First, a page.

On the morning of the wedding , the fish seller brought the fish .Over 6 kilos on weight it was fat and full , glistening black graduating to a silver pink towards the belly .
Using sindoor the women drew a large dot between the staring dead eyes . They then drew a line upwards representing the sindoor in the parting of a new bride's hair . They fixed a faux goldround nose ring called a "nath" to the gawping mouth of the fish and a faux gold tikli along the line of the sindoor . Then they lovingly dusted it with red and gold powder and fixed a bit of filmy red gold gauze over the fish which looked bizarre but festive .
They laid it tenderly on a freshly washed green banana leaf which was placed on a red "kulo" once used by women to winnow out the unhusked rice and stones from rice before the days of cellophane packaging . A silver bowl of turmeric paste ground by three married women , blessed by the old, toothless fat priest and used by the groom first , was placed beside the fish . Along with an earthen bowl of mishti doi and woven bamboo trays with varieties of sandesh they left for the home of the new bride .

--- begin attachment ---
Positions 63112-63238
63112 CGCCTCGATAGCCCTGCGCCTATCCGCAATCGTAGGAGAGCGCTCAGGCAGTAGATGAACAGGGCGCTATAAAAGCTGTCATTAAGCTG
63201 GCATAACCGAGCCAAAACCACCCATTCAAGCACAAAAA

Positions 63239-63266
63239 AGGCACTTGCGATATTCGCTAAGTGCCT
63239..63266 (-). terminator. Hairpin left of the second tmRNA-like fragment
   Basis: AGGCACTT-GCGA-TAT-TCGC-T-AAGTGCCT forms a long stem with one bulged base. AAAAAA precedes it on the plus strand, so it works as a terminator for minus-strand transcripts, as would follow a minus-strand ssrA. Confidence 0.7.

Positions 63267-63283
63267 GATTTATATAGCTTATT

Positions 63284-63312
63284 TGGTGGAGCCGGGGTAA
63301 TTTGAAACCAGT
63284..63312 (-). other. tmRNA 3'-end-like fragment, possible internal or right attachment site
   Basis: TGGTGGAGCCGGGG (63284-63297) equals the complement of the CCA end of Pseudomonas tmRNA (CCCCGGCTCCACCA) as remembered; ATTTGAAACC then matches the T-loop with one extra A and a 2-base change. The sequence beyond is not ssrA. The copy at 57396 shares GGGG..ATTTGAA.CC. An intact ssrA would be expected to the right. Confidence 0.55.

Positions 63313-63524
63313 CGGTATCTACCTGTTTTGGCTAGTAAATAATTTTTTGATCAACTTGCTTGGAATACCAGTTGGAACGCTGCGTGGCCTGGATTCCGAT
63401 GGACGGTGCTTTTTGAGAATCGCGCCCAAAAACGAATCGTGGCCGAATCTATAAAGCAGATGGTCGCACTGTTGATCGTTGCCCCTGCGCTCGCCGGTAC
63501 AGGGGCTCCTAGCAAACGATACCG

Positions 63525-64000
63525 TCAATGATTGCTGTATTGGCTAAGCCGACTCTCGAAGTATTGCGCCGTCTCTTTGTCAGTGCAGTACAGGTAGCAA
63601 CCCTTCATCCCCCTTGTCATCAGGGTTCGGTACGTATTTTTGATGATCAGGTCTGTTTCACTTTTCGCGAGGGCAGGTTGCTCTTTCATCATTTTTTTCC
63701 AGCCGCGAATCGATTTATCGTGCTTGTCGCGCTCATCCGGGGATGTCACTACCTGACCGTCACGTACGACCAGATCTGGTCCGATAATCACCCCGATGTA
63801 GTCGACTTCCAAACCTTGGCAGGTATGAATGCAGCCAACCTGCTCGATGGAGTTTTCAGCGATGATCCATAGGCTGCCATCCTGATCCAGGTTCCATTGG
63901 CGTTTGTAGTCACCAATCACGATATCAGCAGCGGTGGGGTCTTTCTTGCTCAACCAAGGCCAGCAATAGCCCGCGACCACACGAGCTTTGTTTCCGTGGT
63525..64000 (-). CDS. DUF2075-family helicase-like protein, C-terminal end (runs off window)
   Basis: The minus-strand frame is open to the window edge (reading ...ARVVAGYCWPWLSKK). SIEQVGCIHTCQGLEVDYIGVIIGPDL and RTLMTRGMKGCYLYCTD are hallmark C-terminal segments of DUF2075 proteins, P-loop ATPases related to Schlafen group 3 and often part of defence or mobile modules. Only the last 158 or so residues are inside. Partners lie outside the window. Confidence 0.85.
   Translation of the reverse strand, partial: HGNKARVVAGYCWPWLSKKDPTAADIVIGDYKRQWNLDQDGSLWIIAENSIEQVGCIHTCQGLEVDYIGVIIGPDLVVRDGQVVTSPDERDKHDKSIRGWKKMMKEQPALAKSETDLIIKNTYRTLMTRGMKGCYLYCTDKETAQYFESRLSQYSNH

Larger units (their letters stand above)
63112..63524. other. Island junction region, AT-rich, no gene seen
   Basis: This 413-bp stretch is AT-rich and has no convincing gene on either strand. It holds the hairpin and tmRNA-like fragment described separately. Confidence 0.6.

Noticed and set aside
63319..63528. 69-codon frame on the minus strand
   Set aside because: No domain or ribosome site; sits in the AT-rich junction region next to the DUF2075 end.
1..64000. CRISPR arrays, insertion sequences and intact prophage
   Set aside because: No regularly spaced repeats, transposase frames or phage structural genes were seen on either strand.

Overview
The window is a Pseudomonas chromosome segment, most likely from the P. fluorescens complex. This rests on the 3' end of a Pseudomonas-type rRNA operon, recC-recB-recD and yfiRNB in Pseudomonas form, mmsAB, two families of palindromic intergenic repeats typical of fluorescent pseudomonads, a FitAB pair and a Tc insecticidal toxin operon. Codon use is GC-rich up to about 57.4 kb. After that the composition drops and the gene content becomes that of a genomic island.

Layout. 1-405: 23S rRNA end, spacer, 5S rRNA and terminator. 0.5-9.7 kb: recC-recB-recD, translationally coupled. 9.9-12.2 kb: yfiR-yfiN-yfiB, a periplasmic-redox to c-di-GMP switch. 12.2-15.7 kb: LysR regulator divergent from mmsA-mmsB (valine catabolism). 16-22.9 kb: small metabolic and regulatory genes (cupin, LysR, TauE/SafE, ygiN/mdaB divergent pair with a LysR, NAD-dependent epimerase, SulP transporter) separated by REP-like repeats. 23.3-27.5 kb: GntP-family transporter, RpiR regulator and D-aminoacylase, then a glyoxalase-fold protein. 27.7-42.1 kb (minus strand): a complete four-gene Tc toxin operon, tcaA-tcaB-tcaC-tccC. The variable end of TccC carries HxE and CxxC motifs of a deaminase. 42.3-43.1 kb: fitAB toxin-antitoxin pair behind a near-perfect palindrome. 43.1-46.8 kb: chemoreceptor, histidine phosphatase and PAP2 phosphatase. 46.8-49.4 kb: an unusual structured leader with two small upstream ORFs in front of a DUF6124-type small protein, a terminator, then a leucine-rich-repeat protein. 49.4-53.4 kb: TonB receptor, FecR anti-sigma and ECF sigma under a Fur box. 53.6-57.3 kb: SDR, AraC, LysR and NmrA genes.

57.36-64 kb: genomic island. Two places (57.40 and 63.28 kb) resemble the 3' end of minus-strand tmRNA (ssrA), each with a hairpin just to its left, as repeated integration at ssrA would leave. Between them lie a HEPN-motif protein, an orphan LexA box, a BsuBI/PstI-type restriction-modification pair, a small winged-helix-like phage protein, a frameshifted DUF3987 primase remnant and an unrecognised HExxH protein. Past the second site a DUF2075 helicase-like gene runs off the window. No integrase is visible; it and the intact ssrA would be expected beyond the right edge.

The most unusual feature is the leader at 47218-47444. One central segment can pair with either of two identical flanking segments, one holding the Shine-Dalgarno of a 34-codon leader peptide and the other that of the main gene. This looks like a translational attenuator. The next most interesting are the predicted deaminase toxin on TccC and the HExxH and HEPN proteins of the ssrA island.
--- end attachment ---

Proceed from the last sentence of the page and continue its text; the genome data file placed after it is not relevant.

Since it was all rather informal , the two girls strayed to the terrace ,where they saw the fish being slapped around by a dark stocky man in a blue checked lungi . He then washed it clean under the running water and the sindoor flowed away like blood . The "nath" and "tikli" were kept aside carefully , perhaps as gifts for the man's wife.
Washed clean and white the fish lay compliant , yielding even , on the green leaf while the man, whistling , hiked up his lungi , selected a big blade for the "bnonti" and unceremoniously chopped off , first the head and then the tail before homing in on the fish proper .
The younger girl on seeing her beautiful fish desecrated in this manner , fled in tears down the stairs , while the older one , more astute,thought in terms of what a good lunch the fish would make .